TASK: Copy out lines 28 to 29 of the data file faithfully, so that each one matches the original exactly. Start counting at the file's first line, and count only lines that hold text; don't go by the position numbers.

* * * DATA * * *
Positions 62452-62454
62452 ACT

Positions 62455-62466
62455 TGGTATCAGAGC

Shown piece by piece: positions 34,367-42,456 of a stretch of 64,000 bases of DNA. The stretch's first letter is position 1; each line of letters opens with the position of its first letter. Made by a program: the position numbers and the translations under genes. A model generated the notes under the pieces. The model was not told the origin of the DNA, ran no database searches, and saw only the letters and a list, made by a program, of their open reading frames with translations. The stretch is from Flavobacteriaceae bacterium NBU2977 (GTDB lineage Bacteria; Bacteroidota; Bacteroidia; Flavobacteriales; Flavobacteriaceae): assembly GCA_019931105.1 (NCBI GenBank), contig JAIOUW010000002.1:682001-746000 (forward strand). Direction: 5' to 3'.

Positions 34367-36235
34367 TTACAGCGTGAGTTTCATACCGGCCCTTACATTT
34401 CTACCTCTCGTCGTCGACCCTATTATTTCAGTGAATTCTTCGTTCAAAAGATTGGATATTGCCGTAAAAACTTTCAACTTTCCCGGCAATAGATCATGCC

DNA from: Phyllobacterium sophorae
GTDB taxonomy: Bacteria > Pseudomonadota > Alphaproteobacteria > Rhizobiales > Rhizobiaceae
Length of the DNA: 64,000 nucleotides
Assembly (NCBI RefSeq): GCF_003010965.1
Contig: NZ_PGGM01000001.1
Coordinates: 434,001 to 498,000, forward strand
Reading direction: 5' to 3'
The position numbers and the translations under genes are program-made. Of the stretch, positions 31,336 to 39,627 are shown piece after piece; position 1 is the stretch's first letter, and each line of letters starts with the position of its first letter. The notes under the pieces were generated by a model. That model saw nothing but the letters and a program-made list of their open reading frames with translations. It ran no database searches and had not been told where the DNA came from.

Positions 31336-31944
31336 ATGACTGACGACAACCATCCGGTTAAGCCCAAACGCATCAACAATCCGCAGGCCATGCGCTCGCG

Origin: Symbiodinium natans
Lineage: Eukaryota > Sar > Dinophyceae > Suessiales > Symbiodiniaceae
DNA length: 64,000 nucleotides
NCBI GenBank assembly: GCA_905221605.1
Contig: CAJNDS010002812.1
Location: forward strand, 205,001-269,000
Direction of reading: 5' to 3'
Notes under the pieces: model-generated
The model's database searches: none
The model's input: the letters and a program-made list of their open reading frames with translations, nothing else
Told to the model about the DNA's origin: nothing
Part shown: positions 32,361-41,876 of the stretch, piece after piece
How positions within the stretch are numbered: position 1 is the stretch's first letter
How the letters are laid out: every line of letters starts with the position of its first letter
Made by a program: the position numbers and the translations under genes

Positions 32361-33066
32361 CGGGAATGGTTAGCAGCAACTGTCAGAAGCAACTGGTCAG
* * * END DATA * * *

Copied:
The model's input: the letters and a program-made list of their open reading frames with translations, nothing else
Told to the model about the DNA's origin: nothing